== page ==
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Nuclear fireball seen in the sky south of Kauai

On Friday, Oct. 19, 1962, at 10:29 p.m., a number of Kauai residents observed a brilliant, green-rimmed, orange fireball that burst low over Kauai’s southwest horizon, remained visible for about 10 seconds, and then faded into a reddish glow before disappearing.

What they’d witnessed was a glimpse of a low-yield nuclear bomb that had exploded in the atmosphere about 80 miles above Johnston Island, situated 750 miles southwest of Hawaii, which was utilized by the United States as a nuclear weapons test site from which atmospheric detonations of nuclear devices were carried out between 1958 and 1963.

Elsewhere, only a faint white flash resembling lightning was seen on Oahu, and on Maui, and radio communications between Johnston Island and Hickam Air Force Base, Oahu were disrupted for about 15 minutes.

Although the fireball made a powerful impression upon those who saw it, the bomb that generated it was considered small by the standards of that time, since its explosive force was measured at less than the equivalent of 20,000 tons of TNT.

Nonetheless, the explosion was still terrifyingly violent, as it was roughly of the same magnitude as was produced by the atom bomb that devastated Hiroshima, Japan in 1945.

The Mana, Kauai, rocket launching site also participated in the test.

Shortly before the blast occurred, about 10 high altitude sounding rockets carrying equipment designed to collect technical data were shot from Mana into the sky high above the Kauai.

Noted Kauai photographer George Senda (1925-96) took the picture accompanying this story from a hill overlooking Hanapepe — the first photograph of a nuclear fireball ever taken in Hawaii.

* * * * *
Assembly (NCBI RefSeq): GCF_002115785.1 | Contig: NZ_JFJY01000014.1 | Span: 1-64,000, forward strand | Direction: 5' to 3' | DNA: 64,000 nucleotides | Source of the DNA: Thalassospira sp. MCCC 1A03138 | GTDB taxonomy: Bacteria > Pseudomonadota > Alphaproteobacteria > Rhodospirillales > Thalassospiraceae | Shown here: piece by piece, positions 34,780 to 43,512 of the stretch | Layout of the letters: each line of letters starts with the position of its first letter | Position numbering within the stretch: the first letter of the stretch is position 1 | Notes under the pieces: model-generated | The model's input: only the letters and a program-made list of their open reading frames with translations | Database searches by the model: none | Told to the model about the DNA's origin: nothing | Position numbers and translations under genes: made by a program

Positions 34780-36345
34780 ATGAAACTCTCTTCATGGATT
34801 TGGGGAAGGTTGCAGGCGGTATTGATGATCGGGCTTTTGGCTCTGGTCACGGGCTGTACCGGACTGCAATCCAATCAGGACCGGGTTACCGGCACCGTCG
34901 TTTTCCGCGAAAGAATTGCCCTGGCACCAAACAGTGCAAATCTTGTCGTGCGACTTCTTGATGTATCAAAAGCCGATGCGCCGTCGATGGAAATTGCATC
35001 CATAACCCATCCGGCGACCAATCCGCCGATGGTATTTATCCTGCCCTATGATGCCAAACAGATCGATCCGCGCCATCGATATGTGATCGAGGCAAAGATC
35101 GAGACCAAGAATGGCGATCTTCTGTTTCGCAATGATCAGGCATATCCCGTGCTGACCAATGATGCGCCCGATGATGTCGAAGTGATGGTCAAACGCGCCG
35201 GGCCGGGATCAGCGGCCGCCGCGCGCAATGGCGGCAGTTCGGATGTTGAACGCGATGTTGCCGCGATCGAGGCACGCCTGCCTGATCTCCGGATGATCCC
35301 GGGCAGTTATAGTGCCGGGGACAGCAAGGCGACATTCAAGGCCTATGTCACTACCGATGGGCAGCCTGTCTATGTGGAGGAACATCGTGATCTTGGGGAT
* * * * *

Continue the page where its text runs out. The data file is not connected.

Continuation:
George’s father, William J. Senda (1889-1984), was also a prominent professional photographer who took thousands of pictures of Kauai’s people, places and scenery that constitute a splendid historical record of Kauai during the 20th century, and the Senda Gallery in the Kauai Museum is dedicated in his honor.

  1. Kauainative January 14, 2018 1:09 am Reply

    Really TGI? You post this now just to get more “views”? What a cheap shot. Whoever made this decision seems to want to capitalize on the panic that some residents felt this morning.

  2. Bluedream January 14, 2018 10:35 am Reply

    Intentionally misleading headline attempting to cause more unnecessary panic, by using a 56 year old story which wasn’t even newsworthy back then and not newsworthy today. Grow up TGI.. Grow up.

  3. Paul January 14, 2018 12:36 pm Reply

    This article should go in the dictionary under the definition of clickbait.

  4. Monte January 14, 2018 1:37 pm Reply

    It seems the military always chose pristine areas to practice bombing. It doesn’t matter if this post is old. There is still radiation everywhere that was bombed. Doesn’t matter how old.

  5. PvilleHalftimer January 14, 2018 5:36 pm Reply

    Ill-timed at best. A few months ago I’d have commented “Interesting read. Had never heard that story.” Today, I’d have to agree with other posters. Whomever approved this article should be fired, taking the person who wrote the headline with him/her. Think people, think!

  6. Sunrise_blue January 15, 2018 12:52 pm Reply

    How many jobs were on Kaua’i in 1962? This was prior to the Vietnam War, 1965-1972. 1969 draft.

    Like anyone cared. Labor movements of the 1960s.

  7. Geckoman January 15, 2018 5:45 pm Reply

    Editor must be a liberal – stirring the pot for his/her own gain.

  8. Robert Young August 6, 2018 8:17 pm Reply

    This news article is not exactly correct. The nuclear blast lit the night sky pure white in Aiea then deep red then green. It took an hour for the night sky to return. It was terrifying.

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